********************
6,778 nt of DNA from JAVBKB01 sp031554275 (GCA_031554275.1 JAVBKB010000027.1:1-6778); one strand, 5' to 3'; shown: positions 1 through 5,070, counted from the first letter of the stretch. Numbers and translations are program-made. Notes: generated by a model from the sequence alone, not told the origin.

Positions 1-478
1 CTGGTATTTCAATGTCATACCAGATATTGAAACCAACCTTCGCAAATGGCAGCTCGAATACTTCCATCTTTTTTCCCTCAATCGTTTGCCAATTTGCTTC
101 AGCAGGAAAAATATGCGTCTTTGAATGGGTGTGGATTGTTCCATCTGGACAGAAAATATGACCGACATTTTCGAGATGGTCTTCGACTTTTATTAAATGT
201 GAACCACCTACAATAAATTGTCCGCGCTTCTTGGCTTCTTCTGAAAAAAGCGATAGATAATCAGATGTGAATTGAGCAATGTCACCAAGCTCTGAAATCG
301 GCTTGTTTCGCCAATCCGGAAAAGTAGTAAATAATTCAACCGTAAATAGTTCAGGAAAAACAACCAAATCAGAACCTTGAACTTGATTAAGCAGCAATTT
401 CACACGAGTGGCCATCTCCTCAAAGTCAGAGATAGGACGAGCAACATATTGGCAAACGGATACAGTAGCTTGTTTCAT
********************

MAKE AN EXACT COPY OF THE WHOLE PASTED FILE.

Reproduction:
6,778 nt of DNA from JAVBKB01 sp031554275 (GCA_031554275.1 JAVBKB010000027.1:1-6778); one strand, 5' to 3'; shown: positions 1 through 5,070, counted from the first letter of the stretch. Numbers and translations are program-made. Notes: generated by a model from the sequence alone, not told the origin.

Positions 1-478
1 CTGGTATTTCAATGTCATACCAGATATTGAAACCAACCTTCGCAAATGGCAGCTCGAATACTTCCATCTTTTTTCCCTCAATCGTTTGCCAATTTGCTTC
101 AGCAGGAAAAATATGCGTCTTTGAATGGGTGTGGATTGTTCCATCTGGACAGAAAATATGACCGACATTTTCGAGATGGTCTTCGACTTTTATTAAATGT
201 GAACCACCTACAATAAATTGTCCGCGCTTCTTGGCTTCTTCTGAAAAAAGCGATAGATAATCAGATGTGAATTGAGCAATGTCACCAAGCTCTGAAATCG
301 GCTTGTTTCGCCAATCCGGAAAAGTAGTAAATAATTCAACCGTAAATAGTTCAGGAAAAACAACCAAATCAGAACCTTGAACTTGATTAAGCAGCAATTT
401 CACACGAGTGGCCATCTCCTCAAAGTCAGAGATAGGACGAGCAACATATTGGCAAACGGATACAGTAGCTTGTTTCAT